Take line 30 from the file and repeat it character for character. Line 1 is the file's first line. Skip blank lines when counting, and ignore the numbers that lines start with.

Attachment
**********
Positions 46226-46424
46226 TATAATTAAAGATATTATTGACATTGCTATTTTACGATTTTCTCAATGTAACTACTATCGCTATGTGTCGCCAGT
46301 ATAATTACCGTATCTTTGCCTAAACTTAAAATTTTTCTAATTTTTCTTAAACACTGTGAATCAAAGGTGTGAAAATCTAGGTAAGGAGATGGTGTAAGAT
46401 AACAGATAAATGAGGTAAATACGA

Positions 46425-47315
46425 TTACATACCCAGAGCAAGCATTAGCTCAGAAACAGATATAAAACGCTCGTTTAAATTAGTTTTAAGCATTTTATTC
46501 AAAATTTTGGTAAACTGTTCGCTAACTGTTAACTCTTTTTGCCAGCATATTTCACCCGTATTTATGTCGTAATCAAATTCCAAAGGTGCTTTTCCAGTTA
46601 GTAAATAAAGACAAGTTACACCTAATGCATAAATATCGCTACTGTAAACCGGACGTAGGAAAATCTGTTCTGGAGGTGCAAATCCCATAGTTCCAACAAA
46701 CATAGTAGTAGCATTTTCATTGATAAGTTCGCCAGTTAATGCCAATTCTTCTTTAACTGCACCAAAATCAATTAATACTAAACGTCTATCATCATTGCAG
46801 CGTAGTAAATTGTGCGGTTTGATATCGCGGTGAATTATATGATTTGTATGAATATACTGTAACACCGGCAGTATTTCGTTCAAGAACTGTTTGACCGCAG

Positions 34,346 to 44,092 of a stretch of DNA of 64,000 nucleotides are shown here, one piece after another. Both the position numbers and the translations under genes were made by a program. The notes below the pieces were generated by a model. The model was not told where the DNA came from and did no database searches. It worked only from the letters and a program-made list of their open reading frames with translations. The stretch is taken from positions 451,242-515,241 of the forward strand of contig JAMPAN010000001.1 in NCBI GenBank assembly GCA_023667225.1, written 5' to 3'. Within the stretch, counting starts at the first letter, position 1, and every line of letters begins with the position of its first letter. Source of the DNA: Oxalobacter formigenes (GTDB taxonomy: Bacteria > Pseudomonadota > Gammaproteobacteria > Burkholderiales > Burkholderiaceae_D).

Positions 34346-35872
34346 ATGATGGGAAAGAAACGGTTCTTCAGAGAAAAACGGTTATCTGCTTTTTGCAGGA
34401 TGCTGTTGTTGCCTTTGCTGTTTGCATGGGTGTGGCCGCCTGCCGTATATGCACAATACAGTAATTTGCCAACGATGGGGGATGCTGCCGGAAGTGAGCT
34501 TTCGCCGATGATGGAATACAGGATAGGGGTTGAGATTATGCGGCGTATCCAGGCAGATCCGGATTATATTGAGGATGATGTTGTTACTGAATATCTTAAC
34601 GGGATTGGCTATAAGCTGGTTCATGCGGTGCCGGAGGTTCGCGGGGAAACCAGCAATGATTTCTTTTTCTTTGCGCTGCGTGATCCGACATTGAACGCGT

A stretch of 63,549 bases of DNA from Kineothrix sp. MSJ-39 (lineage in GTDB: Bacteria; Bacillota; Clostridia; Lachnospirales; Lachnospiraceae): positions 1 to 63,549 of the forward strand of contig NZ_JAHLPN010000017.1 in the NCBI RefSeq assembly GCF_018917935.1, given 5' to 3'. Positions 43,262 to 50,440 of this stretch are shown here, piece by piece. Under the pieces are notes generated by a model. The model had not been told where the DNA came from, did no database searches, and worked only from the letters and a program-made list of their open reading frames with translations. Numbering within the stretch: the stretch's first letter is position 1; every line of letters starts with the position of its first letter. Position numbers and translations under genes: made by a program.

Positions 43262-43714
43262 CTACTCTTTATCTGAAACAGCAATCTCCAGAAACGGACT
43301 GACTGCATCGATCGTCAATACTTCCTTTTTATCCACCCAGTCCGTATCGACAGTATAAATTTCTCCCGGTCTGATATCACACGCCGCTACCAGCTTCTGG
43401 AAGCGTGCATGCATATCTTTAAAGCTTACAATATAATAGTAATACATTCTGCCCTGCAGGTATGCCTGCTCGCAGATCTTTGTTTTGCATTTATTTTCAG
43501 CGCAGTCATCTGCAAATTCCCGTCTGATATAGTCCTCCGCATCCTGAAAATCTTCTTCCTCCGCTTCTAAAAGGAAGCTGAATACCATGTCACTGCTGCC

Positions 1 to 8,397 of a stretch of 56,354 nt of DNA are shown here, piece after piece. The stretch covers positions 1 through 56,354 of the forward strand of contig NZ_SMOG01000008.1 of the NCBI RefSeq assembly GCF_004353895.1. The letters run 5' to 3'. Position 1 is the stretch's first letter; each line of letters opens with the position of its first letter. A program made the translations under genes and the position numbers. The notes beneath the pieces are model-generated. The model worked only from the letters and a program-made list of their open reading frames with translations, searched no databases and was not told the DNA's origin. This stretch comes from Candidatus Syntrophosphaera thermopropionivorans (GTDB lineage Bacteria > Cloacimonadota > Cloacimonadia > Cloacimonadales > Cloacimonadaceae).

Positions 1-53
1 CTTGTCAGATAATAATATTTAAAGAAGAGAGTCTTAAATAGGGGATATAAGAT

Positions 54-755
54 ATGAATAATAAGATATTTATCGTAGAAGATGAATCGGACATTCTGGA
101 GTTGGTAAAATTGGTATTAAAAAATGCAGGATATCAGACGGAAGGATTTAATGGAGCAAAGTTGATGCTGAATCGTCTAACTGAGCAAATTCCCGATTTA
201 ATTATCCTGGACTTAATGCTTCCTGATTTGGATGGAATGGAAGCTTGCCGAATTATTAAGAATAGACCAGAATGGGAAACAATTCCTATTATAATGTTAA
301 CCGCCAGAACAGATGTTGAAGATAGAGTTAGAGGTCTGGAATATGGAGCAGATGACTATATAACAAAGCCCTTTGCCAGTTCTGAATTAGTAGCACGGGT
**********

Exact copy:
301 CCGCCAGAACAGATGTTGAAGATAGAGTTAGAGGTCTGGAATATGGAGCAGATGACTATATAACAAAGCCCTTTGCCAGTTCTGAATTAGTAGCACGGGT